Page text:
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SummaryJump-Jump-Jumpity-Jump, Jumpity-Jump we go!
The GoodJumpman Junior is the sequel to Jumpman, and it is designed for 1-4 players, just like the previous game. The object of Jump Jr. is the same as the previous game: Jump all over a level in such a way that you can defuse the bombs and complete the level. Note that by "such a way", I mean take caution in most levels as defusing a bomb can cause part of a ladder or platform to disappear, so you need to analyze the level and work out the easiest way to finish it without getting stuck.
Jump Jr. remains close to the previous game as possible. You still have one or two white bullets that chase you when they come across your line. However, there are new enemies that you must face, including fire, hellstones, and moving walls. When you complete a level, bonus points of 25 points are given for each remaining Jumpmen that you have, and this bonus is increased after each level completed. Finally, you can adjust the speed of Jumpman before the start of the game by entering a number between 1 to 8, 1 being the fastest and 8 being the slowest. To get a good laugh, you can play the game at the fastest speed and see how quickly you die.
This game is slightly more difficult than its predecessor. As I said earlier, parts of a ladder or platform in some levels will disappear when you go and defuse a bomb. Furthermore, something in a level will change, which may make it impossible to reach a bomb and defuse it. For these reasons, you cannot just wander from left to right, dealing with every bomb that gets in your way. You need to defuse them in a specific order that you do not know about yet. It takes a bit of trial-and-error too see what order, so I suggest that you put on your thinking cap.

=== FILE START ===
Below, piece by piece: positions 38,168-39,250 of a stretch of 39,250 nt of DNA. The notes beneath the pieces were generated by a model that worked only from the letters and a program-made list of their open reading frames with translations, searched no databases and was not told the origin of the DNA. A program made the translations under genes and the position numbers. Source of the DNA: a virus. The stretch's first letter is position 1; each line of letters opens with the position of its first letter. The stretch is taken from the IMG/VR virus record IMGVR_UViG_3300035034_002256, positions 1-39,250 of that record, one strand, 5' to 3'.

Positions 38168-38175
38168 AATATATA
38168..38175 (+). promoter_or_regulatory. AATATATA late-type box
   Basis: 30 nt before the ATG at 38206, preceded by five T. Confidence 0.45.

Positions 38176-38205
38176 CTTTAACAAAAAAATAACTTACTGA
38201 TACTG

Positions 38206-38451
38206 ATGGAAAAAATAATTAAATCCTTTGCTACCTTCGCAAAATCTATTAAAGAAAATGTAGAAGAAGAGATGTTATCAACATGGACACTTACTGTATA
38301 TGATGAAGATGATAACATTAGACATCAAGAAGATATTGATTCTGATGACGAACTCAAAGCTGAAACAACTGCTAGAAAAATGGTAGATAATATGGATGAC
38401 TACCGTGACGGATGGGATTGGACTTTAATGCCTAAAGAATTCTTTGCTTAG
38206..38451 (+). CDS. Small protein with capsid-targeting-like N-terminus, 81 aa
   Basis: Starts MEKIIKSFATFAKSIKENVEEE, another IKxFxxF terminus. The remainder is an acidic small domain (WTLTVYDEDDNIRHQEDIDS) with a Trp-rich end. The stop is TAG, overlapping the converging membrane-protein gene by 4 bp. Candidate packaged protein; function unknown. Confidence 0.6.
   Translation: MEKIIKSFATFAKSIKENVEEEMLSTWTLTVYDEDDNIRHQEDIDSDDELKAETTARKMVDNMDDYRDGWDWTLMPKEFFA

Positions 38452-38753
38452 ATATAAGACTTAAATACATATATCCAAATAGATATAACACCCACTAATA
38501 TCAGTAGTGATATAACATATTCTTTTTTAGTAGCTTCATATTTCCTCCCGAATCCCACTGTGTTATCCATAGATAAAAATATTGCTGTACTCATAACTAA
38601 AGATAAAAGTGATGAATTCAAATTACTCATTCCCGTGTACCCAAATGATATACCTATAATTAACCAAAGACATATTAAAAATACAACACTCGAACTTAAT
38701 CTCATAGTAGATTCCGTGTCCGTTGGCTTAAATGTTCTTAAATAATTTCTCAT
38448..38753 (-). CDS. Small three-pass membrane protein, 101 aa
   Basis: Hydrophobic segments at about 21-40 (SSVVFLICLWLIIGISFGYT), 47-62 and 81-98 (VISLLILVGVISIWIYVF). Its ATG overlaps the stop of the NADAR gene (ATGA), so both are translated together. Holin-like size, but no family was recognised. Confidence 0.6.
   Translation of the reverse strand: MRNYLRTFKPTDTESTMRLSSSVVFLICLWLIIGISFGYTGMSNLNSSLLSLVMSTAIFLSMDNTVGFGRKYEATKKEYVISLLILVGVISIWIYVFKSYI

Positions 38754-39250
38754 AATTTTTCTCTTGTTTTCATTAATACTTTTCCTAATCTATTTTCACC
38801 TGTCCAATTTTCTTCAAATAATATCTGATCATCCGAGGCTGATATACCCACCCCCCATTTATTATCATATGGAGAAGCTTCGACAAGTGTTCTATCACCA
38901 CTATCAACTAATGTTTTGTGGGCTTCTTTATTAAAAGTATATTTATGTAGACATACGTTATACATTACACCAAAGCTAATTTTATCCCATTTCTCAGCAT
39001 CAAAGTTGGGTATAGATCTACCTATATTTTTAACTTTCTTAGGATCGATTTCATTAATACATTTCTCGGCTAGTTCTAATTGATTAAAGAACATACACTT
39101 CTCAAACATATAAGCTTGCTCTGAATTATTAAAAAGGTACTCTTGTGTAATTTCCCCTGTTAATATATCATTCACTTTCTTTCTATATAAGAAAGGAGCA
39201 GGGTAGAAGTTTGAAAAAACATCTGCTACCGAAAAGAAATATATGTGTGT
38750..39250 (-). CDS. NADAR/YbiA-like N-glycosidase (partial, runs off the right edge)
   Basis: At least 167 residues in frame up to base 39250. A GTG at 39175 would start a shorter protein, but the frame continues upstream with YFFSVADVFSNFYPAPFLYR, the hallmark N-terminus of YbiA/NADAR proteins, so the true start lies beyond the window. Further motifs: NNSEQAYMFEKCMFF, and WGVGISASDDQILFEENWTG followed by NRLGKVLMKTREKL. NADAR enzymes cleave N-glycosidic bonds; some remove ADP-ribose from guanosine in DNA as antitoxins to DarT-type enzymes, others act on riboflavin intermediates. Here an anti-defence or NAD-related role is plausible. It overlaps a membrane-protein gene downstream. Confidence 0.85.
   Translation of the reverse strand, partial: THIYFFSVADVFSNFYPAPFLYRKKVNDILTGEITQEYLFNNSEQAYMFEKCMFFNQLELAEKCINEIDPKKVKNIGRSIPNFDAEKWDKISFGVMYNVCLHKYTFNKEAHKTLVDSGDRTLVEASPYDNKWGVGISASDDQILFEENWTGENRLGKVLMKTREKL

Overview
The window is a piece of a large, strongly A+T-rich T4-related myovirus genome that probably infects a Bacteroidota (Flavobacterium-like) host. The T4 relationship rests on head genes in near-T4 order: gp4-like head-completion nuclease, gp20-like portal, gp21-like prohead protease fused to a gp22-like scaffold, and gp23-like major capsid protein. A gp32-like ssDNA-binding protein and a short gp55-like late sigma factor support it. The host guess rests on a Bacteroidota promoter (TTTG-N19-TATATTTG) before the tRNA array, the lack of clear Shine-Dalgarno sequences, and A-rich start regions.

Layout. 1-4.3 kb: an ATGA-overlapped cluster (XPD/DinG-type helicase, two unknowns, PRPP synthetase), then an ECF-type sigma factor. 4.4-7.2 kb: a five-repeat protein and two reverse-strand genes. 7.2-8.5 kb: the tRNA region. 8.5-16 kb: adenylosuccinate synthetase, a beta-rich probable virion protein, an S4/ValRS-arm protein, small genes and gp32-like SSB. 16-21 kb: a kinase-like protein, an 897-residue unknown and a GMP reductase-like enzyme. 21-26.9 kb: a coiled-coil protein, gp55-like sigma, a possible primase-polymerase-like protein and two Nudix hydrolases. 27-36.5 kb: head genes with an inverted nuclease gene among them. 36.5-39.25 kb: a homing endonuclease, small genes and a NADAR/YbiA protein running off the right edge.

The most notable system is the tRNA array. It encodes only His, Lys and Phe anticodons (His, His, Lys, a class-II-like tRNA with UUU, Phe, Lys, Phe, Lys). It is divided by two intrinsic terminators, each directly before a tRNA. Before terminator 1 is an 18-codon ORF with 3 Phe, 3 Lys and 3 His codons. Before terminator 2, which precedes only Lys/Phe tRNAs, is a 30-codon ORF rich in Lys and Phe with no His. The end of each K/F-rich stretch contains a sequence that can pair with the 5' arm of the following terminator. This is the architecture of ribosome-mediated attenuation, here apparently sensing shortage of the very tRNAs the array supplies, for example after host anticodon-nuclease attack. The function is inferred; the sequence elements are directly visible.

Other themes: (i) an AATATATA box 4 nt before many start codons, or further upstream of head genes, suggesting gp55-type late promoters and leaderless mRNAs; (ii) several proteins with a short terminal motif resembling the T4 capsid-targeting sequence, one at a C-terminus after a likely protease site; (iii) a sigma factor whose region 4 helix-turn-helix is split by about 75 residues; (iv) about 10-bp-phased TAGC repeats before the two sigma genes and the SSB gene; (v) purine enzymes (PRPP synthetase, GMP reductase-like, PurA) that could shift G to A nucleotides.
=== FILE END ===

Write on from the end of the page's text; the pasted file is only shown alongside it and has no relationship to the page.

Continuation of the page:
Both the graphics and sound are in line with the previous game. You still have that "ticking" sound when Jumpman walks his way from Point A to Point B. You still have that same old jumping sound, and that infamous "death march" theme when you are about to lose a life.
The BadReal puzzle solvers may be disappointed that Jump Jr. has only a dozen levels to complete. It has 12, compared to 30 in the previous game, and unlike Jumpman, you cannot select a difficulty level that allows you to play more levels, but the increase on difficulty makes up for it somehow.
The Bottom LineYou know, what Jumpman and Jump Jr. are missing is a level editor, where you can make and play your own custom levels if you have completed one of the games. If you have completed Jump Jr. already, are pissed off at the number of levels in the game, and have yet to play the first game, then I suggest that you do so.